December 2006 Issue


34 Tips, Tactics and Considerations for Using Webcasts to Expand Your Brand

On Oct. 19, Book Business held its first webcast for book publishing executives. The webcast was on—what else—but webcasts. Titled, “Expand Your Brand: Webinars for Publishers,” it featured the following speakers: • Twila Bennett, director of marketing, Revell/Baker Publishing Group • Suzie Cross, assistant marketing manager, Revell Books • Sharon Linsenbach, director of e-learning, North American Publishing Co. • Noelle Skodzinski, editor in chief, Book Business • Jeffrey Yamaguchi, online marketing manager, HarperCollins. Book Business compiled the following tips, tactics and considerations for using webcasts as effective marketing and sales tools, based on its recent webcast. If you missed the live event, you can view it at <a

E-book Standards Introduced to Publishers

The International Digital Publishing Forum (IDPF), the standards and trade association for digital publishing, joined forces with the Association of American Publishers (AAP) this week to help educate book publishers on the background of the new industry-wide technical standards for digital content delivery. The IDPF’s new digital standard for packaging a digital publication, including the contents of the publication, metadata, signatures, encryption, rights and other information, into one standard file were formally introduced Wednesday to publishing leaders by the association during a meeting at the AAP’s New York offices. The registration was limited to 50 attendees for the event. According to the IDPF, its Open eBook

Editor’s Note

Get “34 Tips, Tactics and Considerations for Using Webcasts to Expand Your Brand” -- it’s one of the featured articles on, from the latest issue of Book Business magazine. And, don’t forget to check out Book Business’ webinar on the same topic (also accessible for free at, which provides an in-depth look at two publishers’ success stories using webcasts to expand their brands and their bottom line. Look for the print edition of Book Business in your mailboxes any day now -- it’s our annual “Tips Issue,” and features 132 business tips on a variety of topics, from inventory

Houghton Mifflin Sold, Merges with Software Maker

Signs of movement toward electronic distribution in publishing continued this week as an announcement was made Wednesday that Houghton Mifflin Co. will be purchased by HM Rivergroup, a newly formed Irish private equity firm led by investor Barry O’Callaghan, for $3.4 billion, including $1.75 billion in cash. The Boston-based Houghton Mifflin, the United State’s fourth largest textbook publisher, is expected to merge with Riverdeep, a Dublin-based software maker known for its educational material. The two companies will be called Houghton Mifflin Riverdeep Group once the deal is complete, HM Rivergroup representatives said. “We are excited about the future of HM Rivergroup and the ability to [capitalize]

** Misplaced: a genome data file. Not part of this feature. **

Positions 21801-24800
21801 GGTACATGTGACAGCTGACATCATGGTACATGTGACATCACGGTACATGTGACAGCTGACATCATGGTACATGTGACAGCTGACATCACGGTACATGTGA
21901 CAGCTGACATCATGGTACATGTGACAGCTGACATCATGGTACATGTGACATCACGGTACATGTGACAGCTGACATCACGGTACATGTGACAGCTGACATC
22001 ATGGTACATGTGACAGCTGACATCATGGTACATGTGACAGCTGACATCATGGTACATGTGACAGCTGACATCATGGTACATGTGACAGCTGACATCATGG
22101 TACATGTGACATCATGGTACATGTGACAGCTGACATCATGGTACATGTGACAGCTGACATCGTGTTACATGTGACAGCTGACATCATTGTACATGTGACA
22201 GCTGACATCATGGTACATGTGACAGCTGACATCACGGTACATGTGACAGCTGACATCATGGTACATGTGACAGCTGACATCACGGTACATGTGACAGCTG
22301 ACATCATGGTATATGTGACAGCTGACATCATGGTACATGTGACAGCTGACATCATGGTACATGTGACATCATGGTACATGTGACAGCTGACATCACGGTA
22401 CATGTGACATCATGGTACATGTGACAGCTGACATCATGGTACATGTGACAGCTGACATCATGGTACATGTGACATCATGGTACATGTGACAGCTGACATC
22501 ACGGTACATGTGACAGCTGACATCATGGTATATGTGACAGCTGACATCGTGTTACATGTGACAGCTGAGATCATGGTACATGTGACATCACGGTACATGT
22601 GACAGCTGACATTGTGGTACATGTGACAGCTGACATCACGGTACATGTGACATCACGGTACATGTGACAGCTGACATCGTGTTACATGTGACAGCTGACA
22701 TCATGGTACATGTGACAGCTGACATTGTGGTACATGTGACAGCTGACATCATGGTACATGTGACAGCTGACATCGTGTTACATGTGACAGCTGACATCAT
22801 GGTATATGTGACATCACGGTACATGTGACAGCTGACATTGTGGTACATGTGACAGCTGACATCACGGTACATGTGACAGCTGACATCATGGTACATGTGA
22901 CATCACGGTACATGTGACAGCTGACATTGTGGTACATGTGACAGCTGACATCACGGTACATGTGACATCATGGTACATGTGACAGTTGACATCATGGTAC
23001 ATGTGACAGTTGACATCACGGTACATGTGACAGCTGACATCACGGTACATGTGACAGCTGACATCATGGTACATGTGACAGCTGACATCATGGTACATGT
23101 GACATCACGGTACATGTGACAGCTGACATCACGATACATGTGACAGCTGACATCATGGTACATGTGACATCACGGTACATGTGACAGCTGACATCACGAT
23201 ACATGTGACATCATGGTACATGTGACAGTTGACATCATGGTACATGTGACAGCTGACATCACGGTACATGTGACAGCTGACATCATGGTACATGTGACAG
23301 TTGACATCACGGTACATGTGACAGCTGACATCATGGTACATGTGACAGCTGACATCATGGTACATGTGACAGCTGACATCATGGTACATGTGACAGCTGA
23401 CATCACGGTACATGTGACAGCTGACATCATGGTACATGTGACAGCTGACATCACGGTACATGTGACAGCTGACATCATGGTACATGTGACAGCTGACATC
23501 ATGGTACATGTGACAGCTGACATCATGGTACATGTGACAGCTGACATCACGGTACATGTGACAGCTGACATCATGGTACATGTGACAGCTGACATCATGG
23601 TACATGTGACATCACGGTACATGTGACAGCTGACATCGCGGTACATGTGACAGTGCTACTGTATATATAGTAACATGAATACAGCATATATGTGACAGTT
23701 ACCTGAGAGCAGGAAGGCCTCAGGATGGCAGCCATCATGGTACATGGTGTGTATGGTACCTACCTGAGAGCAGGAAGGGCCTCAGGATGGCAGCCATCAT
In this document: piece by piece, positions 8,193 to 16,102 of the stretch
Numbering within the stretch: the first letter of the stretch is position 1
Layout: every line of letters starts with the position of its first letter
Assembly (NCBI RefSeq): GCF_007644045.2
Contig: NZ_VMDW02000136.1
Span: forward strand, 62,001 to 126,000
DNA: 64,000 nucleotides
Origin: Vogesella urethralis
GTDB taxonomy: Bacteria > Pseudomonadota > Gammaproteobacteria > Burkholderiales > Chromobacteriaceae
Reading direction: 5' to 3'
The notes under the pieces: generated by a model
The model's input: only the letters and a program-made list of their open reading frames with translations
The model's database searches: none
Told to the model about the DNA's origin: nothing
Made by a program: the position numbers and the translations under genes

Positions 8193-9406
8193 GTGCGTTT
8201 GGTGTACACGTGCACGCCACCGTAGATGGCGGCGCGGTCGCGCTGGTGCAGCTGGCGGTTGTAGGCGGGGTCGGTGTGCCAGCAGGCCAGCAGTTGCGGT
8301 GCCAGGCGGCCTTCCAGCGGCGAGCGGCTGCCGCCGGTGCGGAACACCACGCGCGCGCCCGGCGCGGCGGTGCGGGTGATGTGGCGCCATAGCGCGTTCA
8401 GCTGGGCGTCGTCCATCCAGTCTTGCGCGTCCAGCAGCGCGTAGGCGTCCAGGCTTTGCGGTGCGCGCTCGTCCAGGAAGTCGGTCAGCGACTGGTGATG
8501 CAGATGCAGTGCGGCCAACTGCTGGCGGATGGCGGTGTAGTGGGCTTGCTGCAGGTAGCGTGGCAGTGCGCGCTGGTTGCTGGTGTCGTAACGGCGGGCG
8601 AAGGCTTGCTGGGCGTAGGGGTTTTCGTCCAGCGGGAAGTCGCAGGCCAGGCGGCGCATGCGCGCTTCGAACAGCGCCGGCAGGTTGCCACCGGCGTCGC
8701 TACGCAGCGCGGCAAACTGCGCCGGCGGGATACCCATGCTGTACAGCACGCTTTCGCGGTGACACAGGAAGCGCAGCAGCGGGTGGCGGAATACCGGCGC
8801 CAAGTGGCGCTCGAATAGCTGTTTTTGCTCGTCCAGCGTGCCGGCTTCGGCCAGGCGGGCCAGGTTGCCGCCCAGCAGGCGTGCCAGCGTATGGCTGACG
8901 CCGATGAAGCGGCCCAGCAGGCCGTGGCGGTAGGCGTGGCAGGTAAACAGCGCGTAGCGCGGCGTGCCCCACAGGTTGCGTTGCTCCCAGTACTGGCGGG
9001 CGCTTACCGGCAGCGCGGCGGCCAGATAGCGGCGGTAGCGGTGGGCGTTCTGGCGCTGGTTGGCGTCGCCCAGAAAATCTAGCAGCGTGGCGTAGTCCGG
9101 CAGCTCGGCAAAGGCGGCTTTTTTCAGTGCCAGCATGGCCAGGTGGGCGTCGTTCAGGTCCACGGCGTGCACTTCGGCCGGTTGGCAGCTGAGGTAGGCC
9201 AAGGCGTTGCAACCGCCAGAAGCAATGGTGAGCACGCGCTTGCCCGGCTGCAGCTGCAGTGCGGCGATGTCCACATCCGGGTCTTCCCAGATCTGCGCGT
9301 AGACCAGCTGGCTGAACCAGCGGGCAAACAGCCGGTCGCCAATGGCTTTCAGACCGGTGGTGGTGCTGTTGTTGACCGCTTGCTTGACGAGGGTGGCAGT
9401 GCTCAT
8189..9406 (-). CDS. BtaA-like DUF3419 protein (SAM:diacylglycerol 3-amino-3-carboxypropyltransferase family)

National Book Award Winners Announced

A “who’s who” of the book industry convened in the Big Apple last month to mingle as the annual National Book Awards were bestowed on this year’s batch of winning authors. The black-tie affair, the award’s 57th ceremony, took place at New York’s Marriott Marquis on Nov. 15. This year, the judges chose from 1,259 books submitted by publishers for what has become a leading literary prize for Americans since it was first given in 1950. Richard Powers’ “The Echo Maker,” published by Farrar, Straus and Giroux, earned the top award for fiction this year, while Timothy Egan took home the nonfiction award for “The Worst

Optimizing Your Web Presence

Don’t be afraid of electronic distribution—make your content available online, because it’s the best way to appear on radar screens these days. For smaller marketing departments, it’s the best way to market your books. So says the National Academies Press’ (NAP) Michael Jensen. “You have to give material to search engines to munch,” he says. “Content is its own best advertising. That’s only going to increase in significance. Most people feel like once the PDF gets out there, suddenly the market will dry up, [but] it’s demonstratively not true. I don’t know of an instance where somebody made the material available for free

Yahoo Becomes Second to Deny Google Data

Google suffered another setback in its efforts to defend its digital book library when rival Yahoo declined to provide information to assist with an upcoming copyright infringement lawsuit revolving around its digital-book scanning program. Yahoo responded to a Google subpoena and objected to providing information for two upcoming court battles Google will face against the Author’s Guild and McGraw-Hill Companies. The plaintiffs accuse Google of digitizing material without prior consent from the copyright holder. Google had hoped to gain information about how its competitors had undertaken similar projects. Yahoo said in its Nov. 20 filling to the United States District Court in the Northern District of